Most of us remember Hurricane Katrina, which destroyed large sections of New Orleans and the Gulf Coast in 2005, based on statistics. More than 1800 people died, and millions were made homeless. The cyclone caused approximately $108 billion in damage, making it the most costly storm in U.S. history.

However, the hurricane was only the beginning for those affected. In documenting the aftermath of the storm weeks after it occurred, I sought to move beyond the statistics to tell the very human story of lives uprooted and forever changed by a force of nature almost beyond comprehension.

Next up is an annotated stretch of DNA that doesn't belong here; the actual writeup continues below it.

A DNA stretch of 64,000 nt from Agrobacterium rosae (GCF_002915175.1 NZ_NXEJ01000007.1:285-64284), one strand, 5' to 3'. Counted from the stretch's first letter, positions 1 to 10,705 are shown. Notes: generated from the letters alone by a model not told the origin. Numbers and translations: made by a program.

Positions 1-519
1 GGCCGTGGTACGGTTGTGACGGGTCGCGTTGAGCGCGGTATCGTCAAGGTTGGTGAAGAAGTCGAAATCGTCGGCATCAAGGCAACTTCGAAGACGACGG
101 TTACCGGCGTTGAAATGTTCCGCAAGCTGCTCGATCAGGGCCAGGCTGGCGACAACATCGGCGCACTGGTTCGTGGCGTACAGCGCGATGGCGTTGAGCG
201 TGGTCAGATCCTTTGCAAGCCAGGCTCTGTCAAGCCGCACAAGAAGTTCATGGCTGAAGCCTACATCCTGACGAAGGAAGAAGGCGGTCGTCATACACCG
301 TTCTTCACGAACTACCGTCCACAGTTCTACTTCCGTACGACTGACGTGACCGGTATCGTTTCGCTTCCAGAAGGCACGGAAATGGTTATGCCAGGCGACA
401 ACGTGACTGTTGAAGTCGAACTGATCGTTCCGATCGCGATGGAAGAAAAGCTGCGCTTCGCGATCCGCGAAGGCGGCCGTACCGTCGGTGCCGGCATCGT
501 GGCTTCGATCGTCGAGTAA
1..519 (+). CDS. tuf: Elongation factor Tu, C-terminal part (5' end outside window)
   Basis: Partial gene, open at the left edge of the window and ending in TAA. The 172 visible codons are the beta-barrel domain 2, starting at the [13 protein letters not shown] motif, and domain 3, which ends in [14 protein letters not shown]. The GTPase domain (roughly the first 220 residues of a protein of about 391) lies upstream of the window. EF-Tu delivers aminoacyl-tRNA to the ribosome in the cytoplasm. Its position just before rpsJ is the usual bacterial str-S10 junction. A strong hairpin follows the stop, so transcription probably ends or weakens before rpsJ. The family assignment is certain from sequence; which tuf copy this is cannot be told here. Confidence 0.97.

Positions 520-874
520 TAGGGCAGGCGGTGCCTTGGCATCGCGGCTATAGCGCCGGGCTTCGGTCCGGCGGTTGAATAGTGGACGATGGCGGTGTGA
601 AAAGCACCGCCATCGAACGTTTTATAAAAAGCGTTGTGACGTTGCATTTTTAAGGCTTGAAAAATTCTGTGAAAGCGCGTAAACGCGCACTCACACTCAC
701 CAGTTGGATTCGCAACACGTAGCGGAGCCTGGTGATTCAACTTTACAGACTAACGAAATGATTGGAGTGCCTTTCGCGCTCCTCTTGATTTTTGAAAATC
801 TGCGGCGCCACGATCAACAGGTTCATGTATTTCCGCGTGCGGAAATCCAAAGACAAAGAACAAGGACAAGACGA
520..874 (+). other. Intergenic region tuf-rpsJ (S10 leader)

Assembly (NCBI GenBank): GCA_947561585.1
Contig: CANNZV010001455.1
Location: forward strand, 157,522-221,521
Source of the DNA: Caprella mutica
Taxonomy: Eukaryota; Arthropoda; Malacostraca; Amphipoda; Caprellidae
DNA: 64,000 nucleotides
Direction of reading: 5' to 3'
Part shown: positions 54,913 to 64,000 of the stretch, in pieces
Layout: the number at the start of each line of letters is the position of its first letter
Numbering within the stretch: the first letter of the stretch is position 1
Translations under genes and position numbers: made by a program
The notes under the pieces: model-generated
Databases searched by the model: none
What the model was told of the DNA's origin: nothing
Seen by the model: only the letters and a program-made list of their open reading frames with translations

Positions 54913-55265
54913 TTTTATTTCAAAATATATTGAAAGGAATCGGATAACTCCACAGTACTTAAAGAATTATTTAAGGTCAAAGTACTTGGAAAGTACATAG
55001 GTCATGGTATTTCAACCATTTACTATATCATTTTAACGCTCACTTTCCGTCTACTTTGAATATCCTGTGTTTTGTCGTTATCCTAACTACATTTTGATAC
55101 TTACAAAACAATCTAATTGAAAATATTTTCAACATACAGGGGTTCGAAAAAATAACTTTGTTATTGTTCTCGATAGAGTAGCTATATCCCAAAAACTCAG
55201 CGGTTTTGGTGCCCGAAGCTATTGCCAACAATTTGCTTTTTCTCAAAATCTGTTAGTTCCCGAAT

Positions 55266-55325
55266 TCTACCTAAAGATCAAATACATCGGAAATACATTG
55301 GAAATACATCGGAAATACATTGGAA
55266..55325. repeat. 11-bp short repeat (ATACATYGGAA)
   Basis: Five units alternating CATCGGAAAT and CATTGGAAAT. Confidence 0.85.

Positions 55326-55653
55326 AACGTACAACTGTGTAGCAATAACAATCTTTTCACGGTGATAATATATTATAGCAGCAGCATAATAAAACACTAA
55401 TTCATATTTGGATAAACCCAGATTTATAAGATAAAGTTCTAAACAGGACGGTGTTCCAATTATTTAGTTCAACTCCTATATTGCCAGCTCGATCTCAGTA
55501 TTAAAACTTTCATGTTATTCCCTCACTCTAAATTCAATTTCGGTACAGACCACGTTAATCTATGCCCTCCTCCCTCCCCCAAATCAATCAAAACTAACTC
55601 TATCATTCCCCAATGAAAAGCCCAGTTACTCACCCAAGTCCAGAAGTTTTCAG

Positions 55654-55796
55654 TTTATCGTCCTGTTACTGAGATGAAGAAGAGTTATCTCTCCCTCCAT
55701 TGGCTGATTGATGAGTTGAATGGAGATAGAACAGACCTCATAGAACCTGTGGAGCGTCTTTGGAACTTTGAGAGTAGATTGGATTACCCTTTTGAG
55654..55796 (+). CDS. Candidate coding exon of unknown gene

It is now widely understood that Hurricane Katrina’s devastation was one of the first extremely visible indicators of the climate crisis. Unfortunately, it was only a preview of what is to come, unless we act to prevent the worst climate predictions from becoming true.

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